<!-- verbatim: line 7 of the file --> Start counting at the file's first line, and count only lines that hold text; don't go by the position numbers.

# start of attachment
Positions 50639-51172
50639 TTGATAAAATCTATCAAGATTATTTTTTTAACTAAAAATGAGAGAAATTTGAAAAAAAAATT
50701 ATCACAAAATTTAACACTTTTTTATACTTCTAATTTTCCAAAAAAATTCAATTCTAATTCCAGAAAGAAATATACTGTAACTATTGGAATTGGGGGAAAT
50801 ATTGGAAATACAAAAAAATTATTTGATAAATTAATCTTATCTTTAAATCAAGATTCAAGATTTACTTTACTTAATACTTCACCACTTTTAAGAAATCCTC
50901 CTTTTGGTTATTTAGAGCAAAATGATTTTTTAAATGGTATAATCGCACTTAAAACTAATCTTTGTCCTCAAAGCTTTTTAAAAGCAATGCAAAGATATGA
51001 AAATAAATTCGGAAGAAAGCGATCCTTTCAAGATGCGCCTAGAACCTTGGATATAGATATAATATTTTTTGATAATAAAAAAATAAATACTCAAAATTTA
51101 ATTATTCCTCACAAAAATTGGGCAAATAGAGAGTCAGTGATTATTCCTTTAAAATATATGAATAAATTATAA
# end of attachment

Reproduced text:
51101 ATTATTCCTCACAAAAATTGGGCAAATAGAGAGTCAGTGATTATTCCTTTAAAATATATGAATAAATTATAA